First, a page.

Which is all a long way of saying we big-up what we choose for ourselves and more easily criticise what we don't. There's a lesson in there for building positive sentiment about brands and products and change for the better. And also a challenge for the way sentiment is measured and valued.

Sentiment isn't a standalone value or a necessary consequence of product, positioning or recommendation alone. Good product does not (always) = good sentiment. Good product + 'I chose it myself' may ampifly the positive. Good product - 'someone chose it for me' may dampen it.

For me this is another example of the questionable value of sentiment analysis in and of itself. It cannot be a stand alone value, it has to be measured in the context of a number of complex factors - the purchase cycle, the relationship of 'peers' in the distribution of recommendation. And then its measurement must be put in the context of what a shift in sentiment here or there results in elsewhere. Folk being a bit happier about your product means nothing on its own. That playing out in rising sales, more engagement in co-creative processes (both active and passive) etc (in other words things that deliver real value) is where the bang for the buck resides.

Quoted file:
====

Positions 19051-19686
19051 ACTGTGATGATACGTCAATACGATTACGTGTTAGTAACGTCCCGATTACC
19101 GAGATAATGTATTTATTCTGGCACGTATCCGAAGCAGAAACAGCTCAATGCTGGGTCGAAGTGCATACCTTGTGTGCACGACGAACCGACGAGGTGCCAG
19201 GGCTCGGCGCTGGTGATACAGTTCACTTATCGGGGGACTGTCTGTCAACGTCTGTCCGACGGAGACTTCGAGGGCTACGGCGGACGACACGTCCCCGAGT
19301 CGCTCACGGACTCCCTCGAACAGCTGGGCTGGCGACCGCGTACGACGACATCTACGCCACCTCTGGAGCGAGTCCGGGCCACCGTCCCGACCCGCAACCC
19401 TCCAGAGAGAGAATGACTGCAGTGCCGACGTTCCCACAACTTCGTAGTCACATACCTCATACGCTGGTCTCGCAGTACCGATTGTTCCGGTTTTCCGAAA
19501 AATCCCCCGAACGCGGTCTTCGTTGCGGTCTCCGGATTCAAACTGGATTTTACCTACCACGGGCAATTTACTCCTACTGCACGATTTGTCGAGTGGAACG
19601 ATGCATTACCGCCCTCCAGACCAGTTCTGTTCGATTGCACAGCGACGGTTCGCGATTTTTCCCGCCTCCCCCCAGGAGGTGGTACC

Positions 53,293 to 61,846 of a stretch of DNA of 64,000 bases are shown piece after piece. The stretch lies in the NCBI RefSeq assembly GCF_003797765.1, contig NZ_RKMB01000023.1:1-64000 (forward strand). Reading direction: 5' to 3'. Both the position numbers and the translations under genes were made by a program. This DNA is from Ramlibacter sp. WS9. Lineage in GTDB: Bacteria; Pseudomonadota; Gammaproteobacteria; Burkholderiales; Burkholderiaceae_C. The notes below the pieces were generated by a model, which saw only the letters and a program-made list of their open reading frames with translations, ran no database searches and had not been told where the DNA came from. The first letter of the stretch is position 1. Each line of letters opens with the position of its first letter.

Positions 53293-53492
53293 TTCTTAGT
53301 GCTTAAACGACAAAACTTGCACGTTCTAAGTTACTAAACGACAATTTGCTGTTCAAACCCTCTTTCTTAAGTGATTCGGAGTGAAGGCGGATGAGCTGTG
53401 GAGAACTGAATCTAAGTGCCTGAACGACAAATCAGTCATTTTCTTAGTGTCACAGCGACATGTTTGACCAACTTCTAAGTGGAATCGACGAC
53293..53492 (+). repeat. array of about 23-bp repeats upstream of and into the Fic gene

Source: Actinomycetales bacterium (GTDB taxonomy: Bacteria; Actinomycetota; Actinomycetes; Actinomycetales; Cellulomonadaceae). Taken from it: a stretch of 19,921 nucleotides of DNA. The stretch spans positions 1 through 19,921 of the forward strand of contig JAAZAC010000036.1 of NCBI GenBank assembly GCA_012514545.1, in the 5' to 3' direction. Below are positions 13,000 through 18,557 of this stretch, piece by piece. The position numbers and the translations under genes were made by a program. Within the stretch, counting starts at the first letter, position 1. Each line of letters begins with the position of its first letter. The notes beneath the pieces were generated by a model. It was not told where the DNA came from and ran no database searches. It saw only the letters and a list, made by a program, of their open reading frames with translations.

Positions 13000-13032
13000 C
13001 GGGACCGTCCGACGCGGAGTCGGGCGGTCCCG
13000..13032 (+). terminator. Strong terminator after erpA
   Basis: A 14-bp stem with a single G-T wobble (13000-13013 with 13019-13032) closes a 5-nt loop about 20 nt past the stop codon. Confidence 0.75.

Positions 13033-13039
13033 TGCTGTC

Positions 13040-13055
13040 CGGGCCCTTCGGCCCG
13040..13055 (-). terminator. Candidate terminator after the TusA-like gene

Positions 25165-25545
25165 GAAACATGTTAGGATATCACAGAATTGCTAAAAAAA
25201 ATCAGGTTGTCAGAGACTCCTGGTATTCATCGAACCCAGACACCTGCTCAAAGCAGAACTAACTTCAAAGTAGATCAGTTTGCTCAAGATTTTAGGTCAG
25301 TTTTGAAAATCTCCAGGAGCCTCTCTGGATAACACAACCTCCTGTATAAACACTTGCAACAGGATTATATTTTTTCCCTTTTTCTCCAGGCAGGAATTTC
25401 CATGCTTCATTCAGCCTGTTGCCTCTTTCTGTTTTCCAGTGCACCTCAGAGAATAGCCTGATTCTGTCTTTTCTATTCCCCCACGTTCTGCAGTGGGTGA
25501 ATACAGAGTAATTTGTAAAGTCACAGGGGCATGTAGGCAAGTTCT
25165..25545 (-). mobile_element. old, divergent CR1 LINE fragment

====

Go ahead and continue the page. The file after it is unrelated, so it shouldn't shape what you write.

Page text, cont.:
And I haven't seen a tool yet which does even half of that.

The world is full of data. Always has been. We get access to more of it than ever before - thanks to digitisation of thought, emotion and opinion through the likes of blogs, forums, texts, emails, twitter and facebook.

Making useful, innovative efficiency driving sense of it is the key. And that remains a very human art.

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FasterFuture.blogspot.com

The rate of change is so rapid it's difficult for one person to keep up to speed. Let's pool our thoughts, share our reactions and, who knows, even reach some shared conclusions worth arriving at?